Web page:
Processing byte arrays

Discussion in 'C++' started by paul, Jun 28, 2006.

  1. paul

    paul Guest

    Hi all,
    Could some kind soul peruse the following code and see if there is
    anything wrong with it?
    Its producing output, but its only occupying the first third of the
    output array; to give an example, think of a TV screen where only the
    top third shows anything, and what is does show is repeated 3 times.

    The code should skip through an array of bytes, taking them in groups
    of three, and then writing the results of a calculation on the three
    bytes to a third array, so that

    second array[0] = results of calculation on first array[ array elements
    second array[1] = results of calculation on first array[ array elements

    - in essence converting 24 bit colour to 8 bit greyscale.

    There are elements in the code to allow jumping over redundant elements
    in the first array;
    for instance, you might only want to scan through the array elements
    array[byte_offset ... byte_offset + m_i_total_bytes_to_read]
    and then array[byte_offset + m_i_bytes_to_jump ... byte_offset +
    m_i_total_bytes_to_read + m_i_bytes_to_jump]



    NB: "int" is synonymous with 32 bit unsigned ints

    int i_bytes_processed=0;

    byte * pixel;

    pixel = image->image_data; // image data is defined as byte *
    pixel+=byte_offset; // We might not have to start at
    (0,0) in the image

    // total bytes to read is 3*original
    data width x height - 24 bit colour,
    // ditto for "bytes_to_read_per_row"

    for( int bytes_read = 0; bytes_read < m_i_total_bytes_to_read;

    for(int i=0; i< m_i_bytes_to_read_per_row; i+=3)

    byte red = pixel[2]; // last 8 bits is red data
    byte green = pixel[1]; // middle 8 bits is green data
    byte blue = pixel[0]; // first 8 bits is blue data

    // Do some
    processing on the values (omitted)

    // Write out to the array -
    this is a linked list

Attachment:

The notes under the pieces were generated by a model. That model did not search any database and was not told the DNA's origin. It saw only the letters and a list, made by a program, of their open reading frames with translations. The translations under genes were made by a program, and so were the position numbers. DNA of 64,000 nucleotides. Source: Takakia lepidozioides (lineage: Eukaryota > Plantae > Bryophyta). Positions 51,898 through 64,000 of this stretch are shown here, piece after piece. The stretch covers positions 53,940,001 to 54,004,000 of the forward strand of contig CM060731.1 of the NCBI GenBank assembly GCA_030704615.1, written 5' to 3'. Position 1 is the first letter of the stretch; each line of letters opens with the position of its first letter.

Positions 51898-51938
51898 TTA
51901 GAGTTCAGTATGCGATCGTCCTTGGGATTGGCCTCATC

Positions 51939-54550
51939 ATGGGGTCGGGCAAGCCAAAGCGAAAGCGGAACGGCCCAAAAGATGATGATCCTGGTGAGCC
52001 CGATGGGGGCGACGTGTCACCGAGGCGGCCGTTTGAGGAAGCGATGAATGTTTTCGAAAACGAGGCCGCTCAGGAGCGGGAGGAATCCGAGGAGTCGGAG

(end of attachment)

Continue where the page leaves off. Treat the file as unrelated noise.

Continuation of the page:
containing bytes elements

    m_image_average_b_w.SetAt(i_bytes_processed, calc_result );



    pixel+=m_i_bytes_to_jump; // We might not need to
    // start processing
    from the first byte of the next row.
    paul, Jun 28, 2006
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  2. Not in C++, it ain't.

    "int" is an abbreviation of "signed int", NOT "unsigned int".

    If you want an abbreviation, use "unsigned".

    unsigned i = 0;

    Redudant statement -- does absolutely nothing. Perhaps you meant something

    byte *= pixel;

    I'd need more context (and a fine-tooth comb) to tell you any more.
    Frederick Gotham, Jun 28, 2006
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  3. paul

    paul Guest

    I meant within the context of this example.

    Don't you mean byte * pixel = image->image_data ?

    What it does, simply put is
    second_array[0] = f( first_array[0,1,2])
    second_array[1]=f( first_array[3,4,5])
    second_array[2]=f( first_array[6,7,8])
    etc., where the function f(...) is just some junk I do on the 3 byte
    array elements of the first array
    paul, Jun 28, 2006
  4. Paul posted:

    Think I might have found your error.

    Here's a verbatim copy-paste from your original post:

    byte * pixel;

    pixel = image->image_data; // image data is defined as byte *

    You've two problems here.

    First of all, let's change it to what you intended:

    byte * pixel = image->image_data;

    Take out your favourite C++ operator precedence table ( ), and you'll see that
    multiplication is performed before assignment -- so you're trying to
    assign something to an R-value.

    And even if you supply the necessary parentheses:

    bytes * (pixel = image->image_data);

    You're still left with a partly redundant statement, because the result
    of the multiplication is discarded.

    I'm still not quite sure what you're trying to do.
    Frederick Gotham, Jun 28, 2006
  5. paul

    paul Guest

    Er, I was perhaps a bit glib when I use "byte" I mean, by "byte *
    pixel", that pixel is
    a pointer to a byte.
    paul, Jun 28, 2006
  6. Pul posted:

    Wups, it's me that's confused! I'm used to having a capital letter at the
    start of a type's name, e.g.

    Byte *pixel;

    When I saw:

    byte * pixel;

    I (mistakenly) presumed that they were both objects, and that you were
    performing a redundant multiplication.
    Frederick Gotham, Jun 28, 2006
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